2. Manuscripts have their own rules. Our second example emerges from a real-life episode in academic research. Some years ago I, like all prior investigators, was at a loss to explain the phrase on sunde in an Old English poem that links the Christian apocalypse to the widespread destruction wrought by the pagan Germanic storm-giant as he passes over settlements and farms. Literally, on sunde seems to means either “in the water/sea” or “in swimming.” The problem is that neither explanation fits the context, in which the poet is describing how body and soul, flesh and spirit are preserved together. On consulting a photographic facsimile of the original tenth-century manuscript, however, I discovered that the first word on ended one line and the second word sunde began the next, leaving open the possibility that, since under the scribal rules of the period word-division went unmarked, this could well be one rather than two words. If that were the case, and taking into account variant spellings common throughout the preserved manuscripts, the Old English expression could in fact be a single word: onsunde, also spelled ansunde and meaning “safely.” This reading makes sense on both levels of the poem – preserving body and soul together and safely. It’s a small point, but it illustrates how scholars’ misunderstanding of the manuscript medium had led to a persistent error in the printed medium, and thus to bad tAgora-Business.
In both of these cases, as with the two oAgora stories recounted above, the technology necessary to the task is present, available, and (in the “right hands”) effective. We can’t criticize the medium when it’s not to blame, anymore than we can fault that state-of-the-art hammer for a blackened thumbnail. In each instance we need to trace the problem beyond the medium itself to the person who fails in some way to harness its power and possibilities, whether through lack of fluency, lack of attention, or a combination of the two.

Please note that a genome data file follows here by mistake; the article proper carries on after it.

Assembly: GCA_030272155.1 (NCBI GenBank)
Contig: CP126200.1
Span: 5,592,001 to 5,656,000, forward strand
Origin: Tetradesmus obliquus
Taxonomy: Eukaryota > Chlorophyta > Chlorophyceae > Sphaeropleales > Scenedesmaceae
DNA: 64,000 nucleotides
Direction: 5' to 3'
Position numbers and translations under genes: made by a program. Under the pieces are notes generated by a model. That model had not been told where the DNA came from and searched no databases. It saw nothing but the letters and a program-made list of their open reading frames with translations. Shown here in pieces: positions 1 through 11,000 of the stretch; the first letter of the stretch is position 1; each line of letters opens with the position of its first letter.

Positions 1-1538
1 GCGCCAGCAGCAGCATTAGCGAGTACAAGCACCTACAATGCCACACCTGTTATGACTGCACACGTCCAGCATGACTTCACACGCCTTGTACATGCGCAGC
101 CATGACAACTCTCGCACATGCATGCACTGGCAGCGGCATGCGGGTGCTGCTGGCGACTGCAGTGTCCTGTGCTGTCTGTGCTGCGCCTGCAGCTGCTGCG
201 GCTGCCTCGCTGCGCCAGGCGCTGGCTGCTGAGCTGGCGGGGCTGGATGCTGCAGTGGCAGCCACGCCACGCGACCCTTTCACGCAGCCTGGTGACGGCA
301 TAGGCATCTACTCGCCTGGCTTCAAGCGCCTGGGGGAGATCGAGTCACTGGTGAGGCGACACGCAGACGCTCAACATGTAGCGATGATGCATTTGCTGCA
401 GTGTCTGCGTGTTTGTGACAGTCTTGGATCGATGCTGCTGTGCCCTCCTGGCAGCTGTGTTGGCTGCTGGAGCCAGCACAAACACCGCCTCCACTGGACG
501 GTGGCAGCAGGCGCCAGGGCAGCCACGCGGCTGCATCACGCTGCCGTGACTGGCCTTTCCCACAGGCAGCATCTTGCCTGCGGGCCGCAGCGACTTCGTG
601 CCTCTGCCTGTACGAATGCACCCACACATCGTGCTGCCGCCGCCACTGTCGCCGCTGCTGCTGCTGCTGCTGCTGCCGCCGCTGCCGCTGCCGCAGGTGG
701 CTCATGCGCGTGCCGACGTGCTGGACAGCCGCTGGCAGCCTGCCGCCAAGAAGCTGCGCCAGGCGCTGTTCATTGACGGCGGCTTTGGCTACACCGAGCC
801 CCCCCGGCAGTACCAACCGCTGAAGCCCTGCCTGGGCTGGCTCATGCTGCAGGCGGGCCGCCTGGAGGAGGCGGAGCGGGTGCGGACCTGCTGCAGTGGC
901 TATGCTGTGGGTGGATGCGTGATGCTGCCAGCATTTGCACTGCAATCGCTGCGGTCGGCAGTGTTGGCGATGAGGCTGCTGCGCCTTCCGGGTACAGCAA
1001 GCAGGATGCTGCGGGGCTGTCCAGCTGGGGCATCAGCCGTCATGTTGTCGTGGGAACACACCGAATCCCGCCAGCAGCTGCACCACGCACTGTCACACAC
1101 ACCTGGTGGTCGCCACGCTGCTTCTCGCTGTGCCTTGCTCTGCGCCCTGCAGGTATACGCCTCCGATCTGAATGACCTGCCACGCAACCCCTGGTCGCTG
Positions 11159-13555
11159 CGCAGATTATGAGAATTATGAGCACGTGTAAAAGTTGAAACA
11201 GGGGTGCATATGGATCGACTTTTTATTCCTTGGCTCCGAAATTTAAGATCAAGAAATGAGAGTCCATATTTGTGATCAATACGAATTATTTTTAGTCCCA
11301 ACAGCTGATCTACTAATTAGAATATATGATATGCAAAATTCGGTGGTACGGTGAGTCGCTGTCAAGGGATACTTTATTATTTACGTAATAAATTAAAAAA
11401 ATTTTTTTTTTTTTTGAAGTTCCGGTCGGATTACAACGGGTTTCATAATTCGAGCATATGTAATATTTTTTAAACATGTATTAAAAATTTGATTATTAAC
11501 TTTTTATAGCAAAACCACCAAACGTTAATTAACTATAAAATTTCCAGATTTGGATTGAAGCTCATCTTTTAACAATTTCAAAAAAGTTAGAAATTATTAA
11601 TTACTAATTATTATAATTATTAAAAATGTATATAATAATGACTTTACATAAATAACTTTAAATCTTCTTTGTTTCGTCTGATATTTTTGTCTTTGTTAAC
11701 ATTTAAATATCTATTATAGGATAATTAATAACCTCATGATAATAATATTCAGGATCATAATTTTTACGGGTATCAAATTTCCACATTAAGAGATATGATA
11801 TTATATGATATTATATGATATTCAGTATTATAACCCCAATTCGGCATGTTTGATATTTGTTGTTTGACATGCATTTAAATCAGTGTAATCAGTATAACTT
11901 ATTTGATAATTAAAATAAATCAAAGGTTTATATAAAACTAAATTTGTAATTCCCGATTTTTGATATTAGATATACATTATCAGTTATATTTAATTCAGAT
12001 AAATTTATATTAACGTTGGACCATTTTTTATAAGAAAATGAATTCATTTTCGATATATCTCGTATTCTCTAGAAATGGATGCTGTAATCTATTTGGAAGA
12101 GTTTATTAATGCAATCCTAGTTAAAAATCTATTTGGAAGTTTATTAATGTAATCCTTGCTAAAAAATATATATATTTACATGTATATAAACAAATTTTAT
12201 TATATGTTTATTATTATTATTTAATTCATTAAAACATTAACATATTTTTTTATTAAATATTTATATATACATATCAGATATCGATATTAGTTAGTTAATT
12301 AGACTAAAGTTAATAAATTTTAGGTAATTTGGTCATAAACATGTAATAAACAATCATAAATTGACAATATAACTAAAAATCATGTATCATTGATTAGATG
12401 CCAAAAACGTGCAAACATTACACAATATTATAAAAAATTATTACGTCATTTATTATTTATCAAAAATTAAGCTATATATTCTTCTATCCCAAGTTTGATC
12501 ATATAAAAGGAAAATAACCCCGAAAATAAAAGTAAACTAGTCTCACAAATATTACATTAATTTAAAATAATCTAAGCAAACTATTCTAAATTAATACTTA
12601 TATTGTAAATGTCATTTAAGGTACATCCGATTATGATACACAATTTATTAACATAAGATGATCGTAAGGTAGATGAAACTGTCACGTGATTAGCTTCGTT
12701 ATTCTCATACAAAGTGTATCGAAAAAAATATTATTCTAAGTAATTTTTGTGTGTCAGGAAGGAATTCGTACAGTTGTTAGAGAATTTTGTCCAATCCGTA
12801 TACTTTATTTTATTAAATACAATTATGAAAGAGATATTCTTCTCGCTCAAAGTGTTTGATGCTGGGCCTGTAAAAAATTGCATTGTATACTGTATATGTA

Just what is fluency in the eAgora, anyway?
With these few thoughts on oAgora-Business and tAgora-Business in mind, we can perhaps understand cyber-detours in more depth. If oral traditions and texts can be used unfluently or inattentively, then the incursion of distracting opportunities [oops, there goes my e-mail alert again!] into focused pathway navigation may not seem so outrageous. More to the point, such an incursion may not be misinterpreted as a flaw restricted to and typical of eAgora activities alone.
To put it more plainly, only within the tAgora do such natural and inevitable “diversions” escape our notice, and there’s a ready explanation for this peculiarity. Textual ideology has submerged them below the threshold of our active awareness, under the (finally untenable) assumption that textuality freezes knowledge, art, and ideas in a form that keeps them inviolate and immune from change. eTechnology is still very much in the process of being understood and isn’t yet our default medium, so perhaps it’s only expectable that such momentary departures tend to receive undue emphasis. In a sense the situation isn’t so different from aberrant case studies that appear to threaten generally held truths or conclusions.